Facebook caused controversy last summer when it announced it was planning to use information from its WhatsApp messenger to influence the advertisements displayed on your News Feed.
In comments on Facebook, some users praised Zuckerberg's note for staying positive, while others declared "globalism" dead. Zuckerberg noted that people are more connected than ever, but elements of "divisiveness and isolation" have challenged the potential for Facebook to create a positive impact on how we communicate.
Zuckerberg said that Facebook could move far beyond its roots as a network for friends and families to communicate, suggesting that it can play a role in five areas, all of which he referred to as "communities", ranging from strengthening traditional institutions, to providing help during and after crises, to boosting civic engagement.
If you have patience and time, you can read Zuckerberg's full-length letter here.
Zuckerberg also addressed fake news-once a term used by the media to describe fictitious or misleading news stories, which has since become a catch-all term embraced by the left and the right to denigrate reporting that contradicts their partisan outlook. "There are questions about whether we can make a global community that works for everyone, and whether the path ahead is to connect more or reverse course". "The best solutions for improving discourse may come from getting to know each other as whole people instead of just opinions - something Facebook may be uniquely suited to do". "It is our responsibility to amplify the good effects and mitigate the bad", he wrote, vowing to take more journalistic responsibility for fact-checking what gets shared online. The company eventually introduced new features to fight misinformation, though by December, it was too little, too late.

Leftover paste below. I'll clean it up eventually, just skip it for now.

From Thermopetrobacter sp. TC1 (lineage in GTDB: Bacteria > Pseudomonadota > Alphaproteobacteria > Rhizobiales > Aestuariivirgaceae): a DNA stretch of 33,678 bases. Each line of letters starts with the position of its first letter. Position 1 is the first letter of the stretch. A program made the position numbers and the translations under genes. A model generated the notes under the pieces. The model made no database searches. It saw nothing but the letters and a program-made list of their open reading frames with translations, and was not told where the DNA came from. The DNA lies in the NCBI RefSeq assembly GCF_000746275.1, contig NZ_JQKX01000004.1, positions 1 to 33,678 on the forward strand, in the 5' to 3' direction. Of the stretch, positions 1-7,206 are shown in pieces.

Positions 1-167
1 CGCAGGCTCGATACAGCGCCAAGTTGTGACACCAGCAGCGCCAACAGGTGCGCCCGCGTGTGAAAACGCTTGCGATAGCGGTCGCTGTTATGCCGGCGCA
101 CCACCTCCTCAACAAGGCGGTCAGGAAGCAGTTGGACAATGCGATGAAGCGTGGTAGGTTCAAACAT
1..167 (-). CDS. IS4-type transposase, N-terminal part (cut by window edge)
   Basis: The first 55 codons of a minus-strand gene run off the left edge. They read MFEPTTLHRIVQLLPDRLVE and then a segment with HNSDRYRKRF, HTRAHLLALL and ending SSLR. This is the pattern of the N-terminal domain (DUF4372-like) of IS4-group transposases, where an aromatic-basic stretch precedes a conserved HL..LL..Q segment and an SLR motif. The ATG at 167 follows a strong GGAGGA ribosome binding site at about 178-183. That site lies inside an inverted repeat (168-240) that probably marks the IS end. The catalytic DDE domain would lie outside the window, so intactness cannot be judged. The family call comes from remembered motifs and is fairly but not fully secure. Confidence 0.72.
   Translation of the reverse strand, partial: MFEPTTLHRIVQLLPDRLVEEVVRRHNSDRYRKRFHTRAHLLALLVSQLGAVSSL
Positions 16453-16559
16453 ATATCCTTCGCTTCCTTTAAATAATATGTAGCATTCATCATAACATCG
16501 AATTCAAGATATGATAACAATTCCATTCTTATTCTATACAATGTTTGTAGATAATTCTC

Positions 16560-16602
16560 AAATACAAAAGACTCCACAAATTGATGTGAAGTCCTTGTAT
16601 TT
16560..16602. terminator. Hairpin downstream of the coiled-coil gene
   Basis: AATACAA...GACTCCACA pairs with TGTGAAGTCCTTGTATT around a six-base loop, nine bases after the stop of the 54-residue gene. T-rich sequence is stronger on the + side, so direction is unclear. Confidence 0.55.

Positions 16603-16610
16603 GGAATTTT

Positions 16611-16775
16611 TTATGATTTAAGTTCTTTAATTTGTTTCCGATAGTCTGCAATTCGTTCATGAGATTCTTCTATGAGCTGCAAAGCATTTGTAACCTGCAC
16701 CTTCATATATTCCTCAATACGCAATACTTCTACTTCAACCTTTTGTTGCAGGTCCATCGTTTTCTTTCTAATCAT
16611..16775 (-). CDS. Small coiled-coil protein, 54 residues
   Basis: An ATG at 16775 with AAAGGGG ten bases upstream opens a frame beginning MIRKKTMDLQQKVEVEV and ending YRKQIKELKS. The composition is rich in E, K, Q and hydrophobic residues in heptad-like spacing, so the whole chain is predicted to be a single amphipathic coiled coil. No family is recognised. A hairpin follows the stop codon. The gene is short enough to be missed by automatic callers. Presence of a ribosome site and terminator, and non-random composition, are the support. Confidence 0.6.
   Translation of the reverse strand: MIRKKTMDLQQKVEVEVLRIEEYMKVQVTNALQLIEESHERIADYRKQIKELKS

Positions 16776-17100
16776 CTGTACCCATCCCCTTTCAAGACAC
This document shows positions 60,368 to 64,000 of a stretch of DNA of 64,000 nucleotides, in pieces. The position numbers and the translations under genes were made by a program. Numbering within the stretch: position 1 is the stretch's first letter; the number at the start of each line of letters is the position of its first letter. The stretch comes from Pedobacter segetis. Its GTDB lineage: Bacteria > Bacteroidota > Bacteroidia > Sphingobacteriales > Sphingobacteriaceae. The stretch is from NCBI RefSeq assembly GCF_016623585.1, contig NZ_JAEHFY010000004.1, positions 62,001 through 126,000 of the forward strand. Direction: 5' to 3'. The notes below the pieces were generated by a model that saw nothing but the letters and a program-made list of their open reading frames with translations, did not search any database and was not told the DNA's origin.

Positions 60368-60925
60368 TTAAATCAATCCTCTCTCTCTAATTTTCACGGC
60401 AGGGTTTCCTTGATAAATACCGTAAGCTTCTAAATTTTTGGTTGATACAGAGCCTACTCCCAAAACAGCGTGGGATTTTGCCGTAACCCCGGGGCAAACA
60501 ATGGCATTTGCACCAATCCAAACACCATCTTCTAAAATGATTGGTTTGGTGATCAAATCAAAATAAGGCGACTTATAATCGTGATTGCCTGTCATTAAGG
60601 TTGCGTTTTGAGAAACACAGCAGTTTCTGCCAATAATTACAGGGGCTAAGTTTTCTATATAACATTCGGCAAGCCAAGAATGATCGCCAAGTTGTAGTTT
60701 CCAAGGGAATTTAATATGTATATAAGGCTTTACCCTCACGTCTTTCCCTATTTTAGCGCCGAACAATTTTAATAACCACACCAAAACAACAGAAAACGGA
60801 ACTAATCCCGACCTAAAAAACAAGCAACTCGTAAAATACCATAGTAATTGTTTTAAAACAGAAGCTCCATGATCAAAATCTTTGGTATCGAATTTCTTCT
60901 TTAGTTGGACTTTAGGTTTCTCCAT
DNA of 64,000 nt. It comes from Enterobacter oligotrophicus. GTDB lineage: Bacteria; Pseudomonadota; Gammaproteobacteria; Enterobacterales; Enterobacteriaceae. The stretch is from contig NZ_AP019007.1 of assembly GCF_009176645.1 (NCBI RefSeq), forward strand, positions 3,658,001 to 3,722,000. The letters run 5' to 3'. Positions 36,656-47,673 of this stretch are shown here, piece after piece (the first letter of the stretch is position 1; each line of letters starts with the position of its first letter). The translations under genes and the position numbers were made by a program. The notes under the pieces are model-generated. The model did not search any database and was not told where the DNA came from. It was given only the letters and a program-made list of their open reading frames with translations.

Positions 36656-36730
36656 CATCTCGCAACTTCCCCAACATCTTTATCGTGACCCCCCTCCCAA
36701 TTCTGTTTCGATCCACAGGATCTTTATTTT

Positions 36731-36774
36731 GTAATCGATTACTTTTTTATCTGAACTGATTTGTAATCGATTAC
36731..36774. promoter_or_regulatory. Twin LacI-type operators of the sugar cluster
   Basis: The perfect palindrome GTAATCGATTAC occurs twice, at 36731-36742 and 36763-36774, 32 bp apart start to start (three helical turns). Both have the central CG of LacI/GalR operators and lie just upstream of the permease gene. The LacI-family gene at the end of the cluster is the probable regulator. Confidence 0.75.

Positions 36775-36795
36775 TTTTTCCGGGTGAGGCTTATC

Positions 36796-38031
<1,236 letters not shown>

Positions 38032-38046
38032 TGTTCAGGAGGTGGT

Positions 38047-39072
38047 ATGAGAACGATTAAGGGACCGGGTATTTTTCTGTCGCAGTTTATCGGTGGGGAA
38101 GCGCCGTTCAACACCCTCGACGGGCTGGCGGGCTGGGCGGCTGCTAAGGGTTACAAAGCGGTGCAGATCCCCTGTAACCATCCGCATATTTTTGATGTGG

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But due to a time deal struck between the Republican and Democratic parties, the Senate pretends the vote took place at 1 a.m. However, Cochran and Collins both eventually chose to support Mulvaney , giving Trump another narrow victory in the Senate.
He also addressed critics who believe that Facebook has not done enough to combat fake news, including posts that some people said influenced the presidential election - an idea Zuckerberg previously called "pretty insane".
Implementing a system like this on a social network with more than 1 billion users will take many years to fully develop, according to Zuckerberg.
In a long letter on his Facebook page Thursday, Zuckerberg lamented the rise of isolationism and the backlash against globalization. Numerous issues that Zuckerberg addresses in his letter are problems that people have pointed out to the company for years.
To classify the objectionable content, the Menlo Park-based company will use artificial intelligence and it wants to start with the cases in 2017. Perhaps that is something Zuckerberg and company can work on next.